(I wordlessly pointed to the stop sign he was holding in his hand. He looked up at it and just said, “…ooh!” in a tone that made it sound like he only just realized he had it in his hand.)

It Was A Dire Wolf Whistle

, , , , , , , | Working | December 16, 2017

I am a female engineer, and part of my job involves going to the various construction sites for my projects to inspect work and attend meetings. Please note that in my area, white hardhats are worn only by supervisors, inspectors, and engineers — basically anyone with authority on the site. All other personnel wear other coloured hardhats.

One day, I am walking up to the site dressed in regular “civilian” clothing. When I get to the gate, I stop and start rummaging in my bag to get out my construction gear. As I do so, a construction worker in a yellow hat sees me and starts wolf-whistling, trying to catch my eye. I don’t say anything, but pull out my white hat and plop it on my head. His eyes go wide, and I hear a quiet “Oh, s***!” as he scrambles out of sight.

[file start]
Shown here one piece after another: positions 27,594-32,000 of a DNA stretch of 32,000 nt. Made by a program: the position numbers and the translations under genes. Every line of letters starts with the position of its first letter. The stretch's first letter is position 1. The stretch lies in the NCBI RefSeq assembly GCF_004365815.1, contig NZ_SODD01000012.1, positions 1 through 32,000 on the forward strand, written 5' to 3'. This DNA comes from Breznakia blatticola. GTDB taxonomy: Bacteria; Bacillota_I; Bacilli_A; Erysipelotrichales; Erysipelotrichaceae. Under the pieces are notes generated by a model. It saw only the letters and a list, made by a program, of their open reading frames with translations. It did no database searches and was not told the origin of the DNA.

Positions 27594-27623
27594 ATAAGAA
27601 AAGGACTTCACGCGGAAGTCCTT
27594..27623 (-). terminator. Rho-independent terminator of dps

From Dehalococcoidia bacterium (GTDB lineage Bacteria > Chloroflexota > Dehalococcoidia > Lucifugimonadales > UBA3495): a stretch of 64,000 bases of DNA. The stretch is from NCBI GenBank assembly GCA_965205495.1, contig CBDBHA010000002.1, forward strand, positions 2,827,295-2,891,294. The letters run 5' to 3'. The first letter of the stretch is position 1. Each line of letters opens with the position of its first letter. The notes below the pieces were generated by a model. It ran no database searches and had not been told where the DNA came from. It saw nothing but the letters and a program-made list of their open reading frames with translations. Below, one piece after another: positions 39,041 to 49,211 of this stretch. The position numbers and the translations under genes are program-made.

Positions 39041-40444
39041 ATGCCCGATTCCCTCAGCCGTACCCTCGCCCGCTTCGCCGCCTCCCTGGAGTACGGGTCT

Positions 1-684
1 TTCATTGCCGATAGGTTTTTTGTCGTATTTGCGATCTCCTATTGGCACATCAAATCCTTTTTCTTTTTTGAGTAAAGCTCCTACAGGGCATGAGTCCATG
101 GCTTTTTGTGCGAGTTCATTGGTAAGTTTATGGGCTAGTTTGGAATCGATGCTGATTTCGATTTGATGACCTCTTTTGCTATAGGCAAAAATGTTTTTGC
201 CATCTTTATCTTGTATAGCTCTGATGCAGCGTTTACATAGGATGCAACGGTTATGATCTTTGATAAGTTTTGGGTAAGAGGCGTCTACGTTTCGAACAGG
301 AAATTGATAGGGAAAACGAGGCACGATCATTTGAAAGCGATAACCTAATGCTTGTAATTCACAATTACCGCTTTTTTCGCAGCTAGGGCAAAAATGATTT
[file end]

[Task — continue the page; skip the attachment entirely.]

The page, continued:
I spent four hours on site, but didn’t see him for the rest of my visit.

The Color Of Incompetence

, , , , , | Working | December 8, 2017

I am draftsman in a construction company. I recently did a project modernizing a school. Since it was a public school, our client was the city’s planning department and the person in charge was a civil servant with degrees in architecture and engineering.

Right at the start, things got out of hand. After submitting our ground-plans I got a call from the civil servant. She explained to me that she didn’t like the colours in the plans. I politely explained to her that the colours were determined by a standard and that there was nothing I could do about it. Submitting plans not according to standard can be a huge hassle, since they can be rejected, and we’d have to start over with the approval process. Nevertheless, she insisted we change the colours, so I told her I’d talk to my boss about it.

He told me to propose to her that we’d change the colours under the condition that they pay the entire price for the planning twice as overhead. He hoped that this would make her back down, since that’s a lot of money for essentially ten minutes of work. The civil servant, however, immediately agreed to it.